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The reawakening: Kate Chopin and the wages of liberation.

Discussed in this essay:

Kate Chopin: Complete Novels and Stories, edited by Sandra M. Gilbert. Library of America, 2002. 1,071 pages. $35.

At this point, it seems safe to say that the debate about what belongs in the American literary canon has been won definitively by the barbarians at the gate. The New Critics' formalist criteria for a masterpiece, which once excluded slave narratives, eighteenth-century memoirs by women, and travel writing on the grounds that they did not qualify as sufficiently literary, have had the political core of their aesthetic judgments exposed to the degree that the very idea of aesthetic excellence is now rarely even invoked. The New Historicist school, which values literature for what it says about the consciousness of a cultural epoch, has resuscitated such popular works as Susan Warner's Wide, Wide World, a book that went through fourteen editions in the mid-nineteenth century. And in an essay published in this magazine by Jane Smiley, which has been widely taught and discussed in the academy during the last decade, Smiley argued that Uncle Tom's Cabin was a greater novel than Huck Finn because it denounces the institution of slavery.

Perhaps our most interesting rediscoveries, though, are books that by any criteria--political vision, cultural representativeness, even the old New Critical benchmarks of complexity, ambiguity, and irony--qualify as great yet were somehow passed over. Writers such as Charlotte Perkins Gilman and Zora Neale Hurston have been seized upon by critics, in particular the trauma theorists, who psychoanalyze history looking for cultural ruptures, repressions, disassociations. To their way of thinking, these writers' books fell into oblivion not because their natural reading lifetimes had elapsed but because they mounted social critiques so threatening that the cultures they sought to engage could not take in their message, and so actively repressed them.

Of these newly canonized novels, Kate Chopin's phoenix, The Awakening--the story of an ordinary woman who tries to step out of the narrative that society has written for her--is prima sui generis. Published in 1899, it has gone from being an out-of-print book with no critical listings in the MLA Bibliography to being one of the most often taught works of American literature. Now widely recognized as the first masterpiece written by an American woman--a feat celebrated in the Library of America's recent edition of Chopin's complete works--The Awakening is the book that both culminated Chopin's career and ended it.

Born to a Missouri family in 1851, Kate Chopin came to writing late, as a thirty-nine-year-old widow with a large family to support. She had been a reader of Cervantes and Dostoevsky, of Goethe in German and Hugo in French, and once she began writing, the work erupted. From 1889 until 1901, she published two novels, thirteen essays, translations of Maupassant, poems, and more than a hundred stories.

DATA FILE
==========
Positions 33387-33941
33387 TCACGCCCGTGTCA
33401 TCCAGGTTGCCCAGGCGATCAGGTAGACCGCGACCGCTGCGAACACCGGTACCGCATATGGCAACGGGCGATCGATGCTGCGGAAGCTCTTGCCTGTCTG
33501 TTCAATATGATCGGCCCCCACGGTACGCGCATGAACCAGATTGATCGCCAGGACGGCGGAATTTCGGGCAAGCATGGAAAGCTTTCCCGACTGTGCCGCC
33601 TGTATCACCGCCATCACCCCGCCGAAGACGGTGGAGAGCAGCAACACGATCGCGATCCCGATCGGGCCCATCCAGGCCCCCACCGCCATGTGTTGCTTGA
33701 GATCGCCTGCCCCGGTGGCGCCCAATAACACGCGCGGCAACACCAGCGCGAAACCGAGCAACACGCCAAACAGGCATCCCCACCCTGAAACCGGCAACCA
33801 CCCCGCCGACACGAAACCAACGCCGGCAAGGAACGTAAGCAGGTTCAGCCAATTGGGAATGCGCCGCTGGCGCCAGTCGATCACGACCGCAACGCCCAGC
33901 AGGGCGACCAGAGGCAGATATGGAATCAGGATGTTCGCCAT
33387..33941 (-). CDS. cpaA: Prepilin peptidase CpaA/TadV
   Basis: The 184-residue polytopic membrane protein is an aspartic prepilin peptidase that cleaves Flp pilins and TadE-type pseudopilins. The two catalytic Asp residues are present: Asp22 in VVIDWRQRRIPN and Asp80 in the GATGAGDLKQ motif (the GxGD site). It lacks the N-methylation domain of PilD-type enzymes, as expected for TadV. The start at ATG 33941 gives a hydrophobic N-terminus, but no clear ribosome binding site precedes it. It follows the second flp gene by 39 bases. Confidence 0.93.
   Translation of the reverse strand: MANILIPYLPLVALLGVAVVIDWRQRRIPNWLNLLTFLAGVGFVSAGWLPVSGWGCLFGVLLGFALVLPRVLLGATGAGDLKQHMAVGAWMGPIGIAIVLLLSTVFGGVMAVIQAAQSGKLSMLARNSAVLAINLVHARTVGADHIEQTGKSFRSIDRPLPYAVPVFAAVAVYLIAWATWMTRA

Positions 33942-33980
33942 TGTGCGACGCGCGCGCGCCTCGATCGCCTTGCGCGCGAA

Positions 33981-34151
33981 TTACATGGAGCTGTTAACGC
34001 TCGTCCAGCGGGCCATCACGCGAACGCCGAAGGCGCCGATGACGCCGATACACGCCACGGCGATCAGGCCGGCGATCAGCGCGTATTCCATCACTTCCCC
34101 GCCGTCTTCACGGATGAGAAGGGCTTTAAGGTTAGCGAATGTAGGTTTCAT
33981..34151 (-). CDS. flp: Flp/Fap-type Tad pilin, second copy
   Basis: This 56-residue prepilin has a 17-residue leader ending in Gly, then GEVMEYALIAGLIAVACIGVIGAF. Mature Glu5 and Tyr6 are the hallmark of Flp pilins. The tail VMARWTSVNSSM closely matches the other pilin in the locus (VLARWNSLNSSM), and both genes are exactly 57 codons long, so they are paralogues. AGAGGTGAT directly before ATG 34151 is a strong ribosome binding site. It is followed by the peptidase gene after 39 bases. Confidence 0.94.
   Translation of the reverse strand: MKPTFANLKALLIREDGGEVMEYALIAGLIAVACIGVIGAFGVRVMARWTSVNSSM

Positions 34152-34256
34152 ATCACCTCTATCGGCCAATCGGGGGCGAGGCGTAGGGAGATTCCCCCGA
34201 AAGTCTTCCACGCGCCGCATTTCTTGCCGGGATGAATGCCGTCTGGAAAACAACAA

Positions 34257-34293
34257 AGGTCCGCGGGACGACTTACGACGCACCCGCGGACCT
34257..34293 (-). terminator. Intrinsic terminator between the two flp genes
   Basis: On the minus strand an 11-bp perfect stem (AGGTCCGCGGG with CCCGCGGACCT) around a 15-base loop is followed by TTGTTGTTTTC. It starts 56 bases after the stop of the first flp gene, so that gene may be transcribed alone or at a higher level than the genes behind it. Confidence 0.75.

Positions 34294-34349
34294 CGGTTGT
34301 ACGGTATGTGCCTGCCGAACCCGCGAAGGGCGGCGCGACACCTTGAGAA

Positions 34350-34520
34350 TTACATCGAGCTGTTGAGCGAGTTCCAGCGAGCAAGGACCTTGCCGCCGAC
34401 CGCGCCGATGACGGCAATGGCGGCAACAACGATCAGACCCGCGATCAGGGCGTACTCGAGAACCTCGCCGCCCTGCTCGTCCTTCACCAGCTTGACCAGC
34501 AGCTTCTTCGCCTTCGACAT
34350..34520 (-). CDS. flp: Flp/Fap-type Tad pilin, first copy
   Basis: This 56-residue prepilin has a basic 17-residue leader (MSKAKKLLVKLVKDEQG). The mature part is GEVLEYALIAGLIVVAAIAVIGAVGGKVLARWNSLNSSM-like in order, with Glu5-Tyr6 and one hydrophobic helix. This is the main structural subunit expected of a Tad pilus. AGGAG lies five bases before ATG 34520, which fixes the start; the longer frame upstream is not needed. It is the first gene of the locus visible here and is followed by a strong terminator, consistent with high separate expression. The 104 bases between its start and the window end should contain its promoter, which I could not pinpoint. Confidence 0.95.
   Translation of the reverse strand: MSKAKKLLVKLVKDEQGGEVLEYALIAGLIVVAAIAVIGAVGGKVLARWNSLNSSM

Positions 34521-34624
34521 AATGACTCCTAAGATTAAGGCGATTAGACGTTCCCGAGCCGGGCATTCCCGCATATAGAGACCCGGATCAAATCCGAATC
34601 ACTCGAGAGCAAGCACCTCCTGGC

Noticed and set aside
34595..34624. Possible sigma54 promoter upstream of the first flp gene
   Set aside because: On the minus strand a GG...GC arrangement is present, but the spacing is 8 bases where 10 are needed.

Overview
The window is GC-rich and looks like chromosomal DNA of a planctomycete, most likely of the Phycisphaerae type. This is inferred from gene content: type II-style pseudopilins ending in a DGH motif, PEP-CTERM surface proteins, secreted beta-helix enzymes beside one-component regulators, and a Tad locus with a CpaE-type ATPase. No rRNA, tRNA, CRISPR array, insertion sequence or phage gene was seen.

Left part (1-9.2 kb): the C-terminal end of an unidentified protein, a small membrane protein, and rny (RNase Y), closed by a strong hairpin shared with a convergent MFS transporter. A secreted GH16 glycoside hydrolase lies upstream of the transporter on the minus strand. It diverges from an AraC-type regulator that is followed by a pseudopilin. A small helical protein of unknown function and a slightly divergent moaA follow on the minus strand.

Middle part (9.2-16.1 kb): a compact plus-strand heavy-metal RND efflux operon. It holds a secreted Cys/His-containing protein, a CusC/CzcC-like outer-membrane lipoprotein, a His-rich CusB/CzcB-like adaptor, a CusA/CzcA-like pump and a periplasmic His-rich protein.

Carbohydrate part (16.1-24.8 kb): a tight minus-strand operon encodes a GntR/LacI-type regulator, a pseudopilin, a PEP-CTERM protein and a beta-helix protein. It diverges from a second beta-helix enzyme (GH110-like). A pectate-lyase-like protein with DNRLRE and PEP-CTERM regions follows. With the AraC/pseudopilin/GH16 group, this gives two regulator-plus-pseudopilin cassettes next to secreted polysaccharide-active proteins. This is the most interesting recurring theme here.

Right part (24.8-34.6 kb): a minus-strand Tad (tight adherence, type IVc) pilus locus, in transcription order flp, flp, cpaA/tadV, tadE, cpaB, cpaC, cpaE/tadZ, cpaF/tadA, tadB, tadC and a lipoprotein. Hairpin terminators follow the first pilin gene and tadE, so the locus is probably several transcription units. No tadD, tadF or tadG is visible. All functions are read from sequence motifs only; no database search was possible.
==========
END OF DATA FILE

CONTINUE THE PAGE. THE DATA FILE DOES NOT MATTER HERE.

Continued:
Her own marriage, by all accounts amicable, produced six children in nine years. But what her fiction explores, to paraphrase Tolstoy, is how every unhappy marriage is unhappy in its own way. In her first novel, At Fault, a widow reproves a Northern man who is farming her estate, after discovering that he has divorced his alcoholic wife; when he tries to resuscitate the doomed marriage, it collapses a second time, and his wife, fleeing the knowledge that her husband has fallen in love with his employer, drowns in a flood. Although Chopin's stories contain the occasional episode of connubial bliss, more representative is "In Sabine," which depicts a young neglected wife who cunningly escapes her spouse, or "The Storm," in which an hour-long adulterous romp is more satisfying to the two lovers involved than anything in their marriages. In "The Story of an Hour," the protagonist nearly faints with joy when she believes her husband to have been killed in a train wreck, only to collapse of a heart attack when he walks through the door.

The self-published At Fault was well received, and the seeds of Chopin's distinguishing strength, a nuanced morality, are already notable; although critics interpreted the tale as a judgment of the havoc wreaked by a drunken wife, Chopin leaves open the question of who is to blame for the tragedy. But At Fault is a work that creaks with too many characters and too much plot, and after her second novel, Young Dr. Gosse, was rejected by publishers, Chopin destroyed the manuscript and began to hone her craft to match her sophisticated vision. She set the short stories of her next two collections among the Cajuns of Natchitoches, where Chopin and her family had moved from New Orleans in 1879 after her husband's cotton business failed. The first collection, Bayou Folk, earned her a broad, enthusiastic readership that welcomed her as a talented regionalist. Chopin was a gifted mime, who entertained family and friends by imitating others, and she translated her effortless mimicry onto the page; the stories evoke an outsider with a glass to her ear, leaning against the walls of Louisiana's cabins and shacks. Although the dialogue is, at times, so orthographically mangled that reading it is like hiking on boulders, the concise form of the short story enabled Chopin to dispense with the sitting-duck social satire, dangling subplots, and, in most cases, the melodrama of her first novel. What remained was her determination to shuck the hulls of convention, to observe closely the world outside herself, and to explore the inner lives of her characters--regardless of their station, color, or moral fiber.